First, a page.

Senator RAE - I am not joking when* I say that we have no reason whatever tosuppose that any section in Parliament will' arrange an organized opposition to defeat a proposed scheme of distribution in orderthat the electorates of a State may begerrymandered to suit its own political interests. If a scheme is obviously fair, and* the reasons in support of it submitted by the Commissioners - should they be foolishenough to give reasons - are evidently just, there will never be found any large number of members of Parliament who will* endeavour to defeat it. Senator Millen was unjust and ungenerous, as usual, by innuendo, in making out that theacceptance of the Victorian scheme was*due to the fact that it suited the politics of this party. The opposition to theadoption of the proposed scheme of distribution for Western Australia is based" on logical and sound reasons. First of' all, we object to the Commissioners basing; their distribution on mere anticipations^ which, in a country like Australia, may be proved, in a very short period of time, to be- entirely wrong. The movements of population in a sparsely settled country, particularly if it be a gold-bearing country, are likely to be sudden and extensive. They may not in some instances be permanent, but in other instances the effect produced may continue for a generation. When Coolgardie and Kalgoorlie were discovered, no one dreamt that there would be so large a population settled at each place for so long a time. The same may be said of Broken Hill and of Wyalong. At Wyalong there were but a few persons at first, then there were some thousands of miners settled at the place, and as mining declined agriculture took its place. We are justified in view of such facts in objecting to a distribution based on anticipations of the future. In the next place, a careful perusal of the report of the Commissioners discloses the fact that they have ignored the paramount considerations of community or diversity of interest, physical features, and means of communication. This was a very serious error of judgment 011 their part. There may be difficulty in arriving at anything like evenlybalanced electorates, and in order to justify any serious departure from equality of numbers the Commissioners must show that one or all of the paramount considerations referred to will be served by such a departure. It should be shown that in order to accomplish the greater good it is necessary to commit the lesser evil, but in this case the Commissioners propose a departure from equality, and also from community of interest. They justify one wrong by doing another. They submit a departure from equality as a reason for separating communities which should be connected. They give as a reason for departing from the principle of conserving community of interest the fact that they desire to put more than the quota into one electorate to meet a declining population which they anticipate will continue to decline. A decline in the population of a mining district may continue for years up to a certain point, and then, apart from the possibility of the discovery of new finds, a gradual increase of population may take place through land in a mining district being brought under cultivation. There are many places in this continent which were looked upon merely as mining fields, where, after the mining population commenced to decline, a steady influx of people has occurred, gradually building up, not a sensational, but a permanently prosperous condition of affairs. The districts of Cue and Mount Magnet are so far separated from the centre with which they are associated in the proposed scheme of distribution that to go from those places to what might be described as the capital of the division in which they are included would involve a railway journey which it would take as long to make as it would take to go across New South Wales. A person going from Mount Magnet or Cue to Kalgoorlie would have to go first to the capital of the State, and then in quite another direction for some hundreds of miles.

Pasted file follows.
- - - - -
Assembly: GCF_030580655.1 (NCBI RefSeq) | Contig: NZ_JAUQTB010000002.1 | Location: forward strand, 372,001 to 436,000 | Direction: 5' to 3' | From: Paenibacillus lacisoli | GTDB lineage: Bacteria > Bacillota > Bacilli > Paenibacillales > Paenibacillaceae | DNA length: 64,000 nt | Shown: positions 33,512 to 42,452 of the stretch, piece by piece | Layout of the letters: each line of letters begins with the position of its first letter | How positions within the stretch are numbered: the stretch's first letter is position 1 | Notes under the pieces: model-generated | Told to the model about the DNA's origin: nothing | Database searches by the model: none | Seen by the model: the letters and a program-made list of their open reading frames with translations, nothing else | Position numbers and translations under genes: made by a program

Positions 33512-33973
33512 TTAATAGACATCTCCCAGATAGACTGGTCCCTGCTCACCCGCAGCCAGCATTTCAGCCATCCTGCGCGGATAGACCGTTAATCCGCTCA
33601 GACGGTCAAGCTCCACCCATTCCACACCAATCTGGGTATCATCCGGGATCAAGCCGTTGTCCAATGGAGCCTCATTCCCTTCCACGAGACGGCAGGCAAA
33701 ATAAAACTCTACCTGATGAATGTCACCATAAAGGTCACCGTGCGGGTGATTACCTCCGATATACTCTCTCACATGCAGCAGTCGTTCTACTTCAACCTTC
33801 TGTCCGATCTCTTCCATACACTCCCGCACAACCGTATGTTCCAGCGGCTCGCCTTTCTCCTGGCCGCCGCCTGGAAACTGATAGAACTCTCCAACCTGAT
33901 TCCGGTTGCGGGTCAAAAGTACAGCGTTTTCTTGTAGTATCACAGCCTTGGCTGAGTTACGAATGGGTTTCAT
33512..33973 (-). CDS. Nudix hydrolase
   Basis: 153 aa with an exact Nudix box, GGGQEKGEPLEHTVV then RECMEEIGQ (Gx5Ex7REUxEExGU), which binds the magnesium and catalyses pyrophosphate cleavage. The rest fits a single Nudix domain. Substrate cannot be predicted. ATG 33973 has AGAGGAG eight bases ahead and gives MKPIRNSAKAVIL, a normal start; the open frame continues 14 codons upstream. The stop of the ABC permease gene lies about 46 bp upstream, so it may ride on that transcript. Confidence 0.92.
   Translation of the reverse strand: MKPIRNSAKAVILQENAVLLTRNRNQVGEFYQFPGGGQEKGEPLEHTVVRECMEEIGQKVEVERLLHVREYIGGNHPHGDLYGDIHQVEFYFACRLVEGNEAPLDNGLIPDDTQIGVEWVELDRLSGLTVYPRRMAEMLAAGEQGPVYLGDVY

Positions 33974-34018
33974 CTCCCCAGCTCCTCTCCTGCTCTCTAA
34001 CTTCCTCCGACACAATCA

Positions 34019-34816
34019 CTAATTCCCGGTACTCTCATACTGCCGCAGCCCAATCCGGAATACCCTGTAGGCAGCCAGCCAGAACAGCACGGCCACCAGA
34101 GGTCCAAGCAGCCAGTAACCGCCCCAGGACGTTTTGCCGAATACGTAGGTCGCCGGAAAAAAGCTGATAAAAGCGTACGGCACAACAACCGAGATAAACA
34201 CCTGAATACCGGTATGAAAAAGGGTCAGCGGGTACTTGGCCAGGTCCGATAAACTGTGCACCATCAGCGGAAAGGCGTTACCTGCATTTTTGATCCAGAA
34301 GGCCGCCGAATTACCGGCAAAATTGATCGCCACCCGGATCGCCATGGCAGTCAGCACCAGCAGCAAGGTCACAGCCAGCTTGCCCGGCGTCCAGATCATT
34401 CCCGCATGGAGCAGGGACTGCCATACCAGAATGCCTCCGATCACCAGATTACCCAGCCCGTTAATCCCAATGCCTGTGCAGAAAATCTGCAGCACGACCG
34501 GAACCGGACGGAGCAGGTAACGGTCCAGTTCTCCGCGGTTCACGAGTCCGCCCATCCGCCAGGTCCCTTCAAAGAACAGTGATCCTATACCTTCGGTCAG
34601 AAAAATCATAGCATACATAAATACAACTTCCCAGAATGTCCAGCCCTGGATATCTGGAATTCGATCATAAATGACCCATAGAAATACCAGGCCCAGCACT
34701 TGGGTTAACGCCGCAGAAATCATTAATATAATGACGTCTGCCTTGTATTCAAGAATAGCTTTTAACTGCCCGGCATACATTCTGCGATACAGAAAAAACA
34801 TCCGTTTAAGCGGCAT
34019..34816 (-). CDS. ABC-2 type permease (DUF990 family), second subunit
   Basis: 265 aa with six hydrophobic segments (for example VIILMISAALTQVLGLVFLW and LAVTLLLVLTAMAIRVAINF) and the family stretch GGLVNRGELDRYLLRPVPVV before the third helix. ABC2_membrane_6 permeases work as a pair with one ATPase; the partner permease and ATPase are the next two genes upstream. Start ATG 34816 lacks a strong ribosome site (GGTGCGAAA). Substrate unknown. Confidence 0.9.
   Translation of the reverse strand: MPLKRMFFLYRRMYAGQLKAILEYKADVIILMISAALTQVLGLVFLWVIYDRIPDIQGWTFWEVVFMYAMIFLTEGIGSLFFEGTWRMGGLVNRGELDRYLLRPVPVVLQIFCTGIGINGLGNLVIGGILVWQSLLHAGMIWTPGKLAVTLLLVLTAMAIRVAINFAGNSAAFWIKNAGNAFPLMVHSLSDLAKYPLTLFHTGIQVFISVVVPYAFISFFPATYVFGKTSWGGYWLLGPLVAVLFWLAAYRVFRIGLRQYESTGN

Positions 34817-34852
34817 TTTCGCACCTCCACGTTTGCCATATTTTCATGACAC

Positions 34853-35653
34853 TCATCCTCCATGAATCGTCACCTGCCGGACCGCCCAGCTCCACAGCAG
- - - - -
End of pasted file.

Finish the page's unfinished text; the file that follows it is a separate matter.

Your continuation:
Senator Millen - Not in connexion with the business of voting.


Senator RAE - Senator Millen cannot support his argument in this connexion that we, as senators, have to travel very lo:ig distances in New South Wales, because we are dealing here with electorates for the House of Representatives. I consider that it would be a dangerous precedent to adopt a distribution of Commissioners founded on their ideas as to the probable movements of population in the future. It seems fairly obvious that the construction ot a railway to Esperance by the State Government, and the opening up of lands on either side of it, will lead to an accession of population in that part of the division which will quite make up for any reduction in the population of the gold-fields. The Commissioners should have taken the figures supplied by the census, and should have kept in view the paramount considerations of community of interest, physical features, and means of communication. As they have departed from these, not to conserve an equality of electors in the different divisions, but in order to excuse a gross inequality of electors, I am compelled to accept the reasonable and forcible arguments put forward by honorable senators from Western Australia, and I shall vote for the amendment.